Computer Common Sence: Is it truly common?Tech ·
I was inspired to write a blog post about computer security due to a number of things. The World’s Technology Podcast had a security episode a couple of weeks ago (and I got a mention last week actually because I emailed them about it), and also the news that there has been a piece of malware distributed on gnome-look.
This malware for debian based linux systems, I believe, required admin priviledges because it was distributed as a .deb file. The funny thing was, this isn’t a security flaw in linux. Well, I think it might be partly. Why don’t we have a system to allow .debs to be installed locally? That would get around this partly. It would mean it wouldn’t be installed by root, only by the user. This malware then had a script that ran and I’m not sure exactly what it did.
The point is, however, that it doesn’t matter how secure an operating system is, people will still get around the security really easily. And what is the reason for this? People. Human beings.
Now, I don’t think a computer I have had has EVER had a virus. Even when I was running Windows. Is this because I didn’t have the internet? Nah, don’t be silly…I’m posting to my blog now amn’t I? Was it because I’m such an amazing computer savvy person? Nah, at one point I hardly knew anything about computers. But I do have computer common sence.
There is a very common thing that people say…common sence is not common. Which is even more so true with computers. And so, for this reason, I decided to write a list of things to make your computer safe.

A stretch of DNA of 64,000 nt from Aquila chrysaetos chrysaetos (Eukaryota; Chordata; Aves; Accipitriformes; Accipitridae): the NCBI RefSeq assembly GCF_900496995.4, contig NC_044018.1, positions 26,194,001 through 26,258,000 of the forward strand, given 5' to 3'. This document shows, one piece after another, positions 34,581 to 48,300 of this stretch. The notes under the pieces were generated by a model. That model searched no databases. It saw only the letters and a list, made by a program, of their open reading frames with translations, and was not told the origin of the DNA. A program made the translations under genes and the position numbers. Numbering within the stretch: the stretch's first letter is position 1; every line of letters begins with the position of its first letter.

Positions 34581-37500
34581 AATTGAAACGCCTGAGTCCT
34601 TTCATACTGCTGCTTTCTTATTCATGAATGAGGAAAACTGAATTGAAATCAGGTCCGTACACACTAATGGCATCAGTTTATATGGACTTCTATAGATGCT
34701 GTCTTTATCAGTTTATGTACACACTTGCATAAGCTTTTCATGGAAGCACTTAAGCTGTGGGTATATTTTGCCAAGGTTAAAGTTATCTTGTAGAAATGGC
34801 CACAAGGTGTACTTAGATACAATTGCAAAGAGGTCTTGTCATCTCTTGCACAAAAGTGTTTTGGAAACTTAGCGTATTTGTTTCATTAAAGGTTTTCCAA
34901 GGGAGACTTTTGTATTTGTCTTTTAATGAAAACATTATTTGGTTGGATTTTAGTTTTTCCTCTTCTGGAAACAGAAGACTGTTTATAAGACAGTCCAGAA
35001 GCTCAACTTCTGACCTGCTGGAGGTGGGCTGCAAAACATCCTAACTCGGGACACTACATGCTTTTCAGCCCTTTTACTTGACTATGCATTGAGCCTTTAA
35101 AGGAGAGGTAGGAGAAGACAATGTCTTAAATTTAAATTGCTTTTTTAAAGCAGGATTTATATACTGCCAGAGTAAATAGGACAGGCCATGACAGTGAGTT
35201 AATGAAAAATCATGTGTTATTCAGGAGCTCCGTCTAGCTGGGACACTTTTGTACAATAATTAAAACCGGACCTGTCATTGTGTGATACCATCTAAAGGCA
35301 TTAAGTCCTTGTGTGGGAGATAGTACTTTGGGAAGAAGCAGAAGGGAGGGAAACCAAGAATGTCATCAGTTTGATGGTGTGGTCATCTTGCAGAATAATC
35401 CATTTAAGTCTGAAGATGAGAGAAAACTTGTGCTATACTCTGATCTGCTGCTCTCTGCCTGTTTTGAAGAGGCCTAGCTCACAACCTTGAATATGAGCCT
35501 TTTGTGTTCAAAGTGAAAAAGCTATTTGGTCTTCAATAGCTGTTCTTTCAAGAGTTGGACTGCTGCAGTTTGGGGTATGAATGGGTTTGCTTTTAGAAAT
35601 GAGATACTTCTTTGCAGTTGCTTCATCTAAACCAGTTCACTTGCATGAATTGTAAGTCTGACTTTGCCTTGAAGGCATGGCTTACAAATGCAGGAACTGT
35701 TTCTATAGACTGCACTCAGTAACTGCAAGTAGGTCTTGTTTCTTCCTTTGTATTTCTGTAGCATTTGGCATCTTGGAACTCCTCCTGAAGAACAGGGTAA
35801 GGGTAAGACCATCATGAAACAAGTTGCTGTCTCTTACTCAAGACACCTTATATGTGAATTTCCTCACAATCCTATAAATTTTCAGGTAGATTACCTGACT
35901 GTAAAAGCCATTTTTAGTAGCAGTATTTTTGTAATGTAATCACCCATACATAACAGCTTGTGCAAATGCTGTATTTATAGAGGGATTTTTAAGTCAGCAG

- Run linux – this might sound like a stupid thing to say, but linux does have slightly better ways of dealing with these things, and as of just now there are hardly any viruses, etc on it.
- Run a virus checker – even on linux and mac. It will serve you well. Yes, there aren’t many viruses yet, but there still are some. It only takes one to muck your computer up.
- Only install from the repos of your linux distro – these have been checked by plenty of people and are safe and do not contain viruses, etc.
- If you must run something that isn’t in the repos (very rare for most distros) then check it out properly before you install it. Talk to people, look at reviews. Think about whether it is reputable (the creator and the distributer).
- Don’t download pirated software – not only because it is illegal and stupid, but because many viruses are contained within pirated software.
- Dont just type in your password to give admin priveledges to everything – think about it. If you haven’t opened up your installer, then why are you being asked for a password? If you just opened up a file you downloaded and it wants your admin password, ask yourself why it wants it. Most programs DO NOT need your admin password.
- Update as often as possible – there will often be important updates in these.
If you follow this advice, then your chances of getting viruses will be greatly decreased. Security is partly in the hands of the developers, but it is also hugely down to you. A normal user. If you get a virus, it is probably your fault.